Fast forward 20 years, and irony struck. I became registered blind as a result of retinopathy, and my dad had a quadruple heart bypass and later lost both his legs (and eventually died) all as a result of diabetes complications. Oddly enough, when I lost my sight (very fast, within the space of 6 months, despite a wonderful team at the eye hospital who tried to save it – I was just very unlucky in this respect), one of my closest friends lost his leg to cancer. Watching him struggle with that (my dad wasn’t to lose his legs till some years later) made me realise how lucky I was to still have my legs and only be losing my sight. I was told by the doctors that I’d lose all my sight within another 6 months, but thankfully I didn’t. I didn’t find out until later that my friend, Steve, got through his leg loss partly by thinking how lucky he was that he hadn’t lost his sight like me, and by watching me deal with progressive sight loss. More irony. The other thing that got me through it was being recommended to go to Braille classes, since they were predicting I’d lose all my sight. I duly went for a few months, and it was the best thing I ever did. Not because I can now read Braille (I’m still rubbish at it – it’s actually incredibly hard!) but because I met several deaf-blind people there (Braille is essentially their only communication since they can’t lipread, use sign language (except by touch) or listen to audio or read subtitles). These guys loved life so much despite this, and it made me realise how lucky I was that I could still hear and had only lost one sense.

The weird thing about all this is that as a child, I grew up never talking about diabetes, because it was not the done thing (I once got severely reprimanded, aged 6, by my dad for telling our next-door-neighbour, a farmer, that my dad had diabetes, while I was watching the farmer inject a cow). So I barely ever mentioned it to anyone, even my closest friends. There was no internet and there were no support groups back then, so I had no one to discuss my feelings with even if I’d wanted to. But when I got complications, I couldn’t hide the fact that I couldn’t see properly (I use a white stick sporadically these days, depending on the situation and my mood) and I have absolutely no problem talking about sight loss and diabetes to anyone who’s interested. I write a blog about travel as a blind diabetic, work for 2 diabetes-related charities in my spare time, and do a lot of advocacy in the community. I think the main reason for this change of heart is that I really struggled with not being able to talk about it when I was in my teens and twenties, and I’d love to be able to help even just one person not get complications. Because if you think diabetes sucks, then losing your sight or your leg suck a whole lot more. And it’s also not always easy to deal with things like sight loss. I mainly rely on sheer stubbornness, refusing to let it stop me doing the things I want to do. There are some exceptions: I’m not allowed to drive a car any more (though a friend did let me drive his car around an empty carpark) or fly a plane (which might have been fun, but I couldn’t fly a plane before I lost my sight). I can still play a lot of sports (badly, but my teammates are very supportive), mountain bike (badly, but I’ve only had a few accidents, none of them too serious, and slowly), climb mountains (slowly, but that’s mainly just because I’m not as fit as I’d like to be), work as a full-time academic (luckily I work with computers not hazardous chemicals) and do most normal things. Since my sight loss, I’ve been cross-country skiing and horse-riding and done plenty of stupid things, mostly without harm. I also get lost frequently, can’t recognise my friends (or enemies), fall over in airports and break bones, walk into things, talk to shop dummies, and get frustrated. But apparently “normal” people do all those things too.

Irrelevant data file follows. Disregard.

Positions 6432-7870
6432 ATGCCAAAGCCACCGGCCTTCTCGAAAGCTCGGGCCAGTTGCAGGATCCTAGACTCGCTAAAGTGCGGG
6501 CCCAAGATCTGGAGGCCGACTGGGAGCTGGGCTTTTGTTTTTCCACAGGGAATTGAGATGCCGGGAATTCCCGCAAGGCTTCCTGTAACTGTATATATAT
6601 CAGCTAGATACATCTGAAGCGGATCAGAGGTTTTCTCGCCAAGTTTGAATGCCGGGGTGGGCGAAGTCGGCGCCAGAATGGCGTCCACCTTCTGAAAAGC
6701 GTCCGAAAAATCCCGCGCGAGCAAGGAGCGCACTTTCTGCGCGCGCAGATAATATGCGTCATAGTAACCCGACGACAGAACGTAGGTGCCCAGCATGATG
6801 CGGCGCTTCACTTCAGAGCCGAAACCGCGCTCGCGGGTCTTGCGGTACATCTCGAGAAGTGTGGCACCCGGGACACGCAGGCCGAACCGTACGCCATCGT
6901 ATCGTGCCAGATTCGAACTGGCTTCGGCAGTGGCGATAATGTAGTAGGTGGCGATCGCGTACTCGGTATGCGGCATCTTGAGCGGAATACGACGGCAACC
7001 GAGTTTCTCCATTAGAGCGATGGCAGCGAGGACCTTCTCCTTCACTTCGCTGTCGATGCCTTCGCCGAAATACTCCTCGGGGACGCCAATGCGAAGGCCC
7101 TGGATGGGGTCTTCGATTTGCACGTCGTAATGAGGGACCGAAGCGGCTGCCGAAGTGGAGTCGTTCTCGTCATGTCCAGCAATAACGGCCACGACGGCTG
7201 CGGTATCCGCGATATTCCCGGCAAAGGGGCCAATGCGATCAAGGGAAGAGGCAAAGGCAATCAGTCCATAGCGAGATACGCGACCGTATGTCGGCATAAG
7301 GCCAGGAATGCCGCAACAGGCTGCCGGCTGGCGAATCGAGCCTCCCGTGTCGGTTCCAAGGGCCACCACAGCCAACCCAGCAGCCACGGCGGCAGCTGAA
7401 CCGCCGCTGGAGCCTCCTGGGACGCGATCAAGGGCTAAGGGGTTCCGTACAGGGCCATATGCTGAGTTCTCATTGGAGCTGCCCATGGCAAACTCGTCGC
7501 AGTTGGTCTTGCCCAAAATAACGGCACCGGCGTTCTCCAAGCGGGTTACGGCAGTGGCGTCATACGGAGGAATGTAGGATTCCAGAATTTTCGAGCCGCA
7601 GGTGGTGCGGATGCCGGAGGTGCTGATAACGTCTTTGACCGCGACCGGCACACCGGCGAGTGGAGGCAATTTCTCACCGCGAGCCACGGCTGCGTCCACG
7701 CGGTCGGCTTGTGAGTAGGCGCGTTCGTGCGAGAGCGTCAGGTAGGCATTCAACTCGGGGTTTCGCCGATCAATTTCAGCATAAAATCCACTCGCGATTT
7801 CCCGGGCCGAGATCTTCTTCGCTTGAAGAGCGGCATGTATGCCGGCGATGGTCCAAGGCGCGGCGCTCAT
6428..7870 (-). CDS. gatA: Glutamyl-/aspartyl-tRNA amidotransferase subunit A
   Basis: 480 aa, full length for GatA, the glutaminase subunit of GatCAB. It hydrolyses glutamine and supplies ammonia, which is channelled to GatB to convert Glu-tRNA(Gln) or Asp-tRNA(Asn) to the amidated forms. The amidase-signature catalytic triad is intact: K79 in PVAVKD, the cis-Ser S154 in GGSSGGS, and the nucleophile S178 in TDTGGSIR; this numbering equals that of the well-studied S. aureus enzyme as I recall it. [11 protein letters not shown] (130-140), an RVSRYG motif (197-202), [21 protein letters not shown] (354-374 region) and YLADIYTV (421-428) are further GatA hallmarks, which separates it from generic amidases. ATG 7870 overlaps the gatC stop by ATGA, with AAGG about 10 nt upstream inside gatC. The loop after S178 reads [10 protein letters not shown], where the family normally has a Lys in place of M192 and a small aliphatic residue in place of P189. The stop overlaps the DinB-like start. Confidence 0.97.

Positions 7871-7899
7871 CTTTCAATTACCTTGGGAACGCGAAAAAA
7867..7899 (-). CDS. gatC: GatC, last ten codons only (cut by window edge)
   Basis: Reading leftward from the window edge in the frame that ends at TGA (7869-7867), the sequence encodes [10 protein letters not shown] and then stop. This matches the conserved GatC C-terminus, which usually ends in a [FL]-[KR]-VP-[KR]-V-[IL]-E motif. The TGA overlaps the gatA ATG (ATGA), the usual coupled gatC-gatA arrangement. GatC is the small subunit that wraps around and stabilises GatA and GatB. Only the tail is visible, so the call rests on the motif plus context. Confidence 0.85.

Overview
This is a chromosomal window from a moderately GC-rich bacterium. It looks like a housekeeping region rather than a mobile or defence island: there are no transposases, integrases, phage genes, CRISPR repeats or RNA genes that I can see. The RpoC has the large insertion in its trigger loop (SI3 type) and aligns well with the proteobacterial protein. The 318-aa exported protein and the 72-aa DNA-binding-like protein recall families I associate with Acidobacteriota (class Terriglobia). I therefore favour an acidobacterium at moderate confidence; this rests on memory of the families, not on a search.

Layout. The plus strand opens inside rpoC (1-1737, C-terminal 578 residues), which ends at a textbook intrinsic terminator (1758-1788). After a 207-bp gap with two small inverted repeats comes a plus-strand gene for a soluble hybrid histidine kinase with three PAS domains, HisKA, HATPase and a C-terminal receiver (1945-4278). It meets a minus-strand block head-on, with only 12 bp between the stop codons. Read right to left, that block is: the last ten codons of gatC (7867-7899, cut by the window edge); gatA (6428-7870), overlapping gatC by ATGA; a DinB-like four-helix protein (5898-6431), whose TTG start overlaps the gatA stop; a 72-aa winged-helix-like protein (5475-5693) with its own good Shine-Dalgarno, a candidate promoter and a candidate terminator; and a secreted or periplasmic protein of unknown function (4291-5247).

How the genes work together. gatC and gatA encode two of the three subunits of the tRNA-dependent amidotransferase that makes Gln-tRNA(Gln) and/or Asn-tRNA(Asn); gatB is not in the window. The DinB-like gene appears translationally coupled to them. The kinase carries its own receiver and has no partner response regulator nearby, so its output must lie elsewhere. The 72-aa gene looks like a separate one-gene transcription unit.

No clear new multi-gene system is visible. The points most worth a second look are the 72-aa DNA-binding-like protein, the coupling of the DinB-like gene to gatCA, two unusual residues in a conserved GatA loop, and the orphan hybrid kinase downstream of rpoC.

So in summary, my message is this. Try not to get complications, because they suck. Big time. Do everything you can to look after yourself (now we have such cool technology these days) to minimise the risk. But you might do everything right and still get complications, just as people who have never smoked sometimes get lung cancer. And if you do get some kind of complication, make the most of what you can still do. Beating yourself up will do you absolutely no good at all, so frankly, I wouldn’t bother. I got diabetes and my brother didn’t. Lucky him. He got a brain tumour and I didn’t. Lucky me. We’re both still alive and plan to stay that way for many more years.

Advent of Insulin

5 Dec

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It’s that time of year again…….

Bloody Christmas…..

When I was a boy (about 100 years ago), I used to have an advent calendar.

Nothing fancy.

Just a cardboard one.

Some kind of festive picture inside.

Snow – I bloody hate snow….

Carol Singers – I bloody hate singing….

Christmas Pudding – Now you’re talking!

It had 24 doors on it.

We seem to have added one these days for some reason.

I guess things change, don’t they?

The calendars have changed too.

Some now have chocolate in them.

I’ve even seen ones with whiskey in them.

Ones with beauty products in them.

A gift for every day in the build-up to the day of gifts it seems.

I have to admit, I was tempted to treat myself to the whiskey one.

Really tempted!!

Well, Lets face it, no amount of beauty products will fix this face.

I was so tempted that I went online,

Found the one I wanted,

Added it to my basket,

Hovered over “Check Out” ready to click.

After all, what would be better than a whiskey advent calendar….

Then I realised.

An Insulin one!

What if I could send an insulin advent calendar to a child with T1D that has no access to insulin?

Of course they don’t exist.

So, I did the next best thing.

I deleted my basket items.

I went to https://lfacinternational.org

I donated £25 to Life for a Child.

£1 for every day of advent.

I can’t send an insulin advent calendar, but I can make it an #AdventOfInsulin

Live Long and Bolus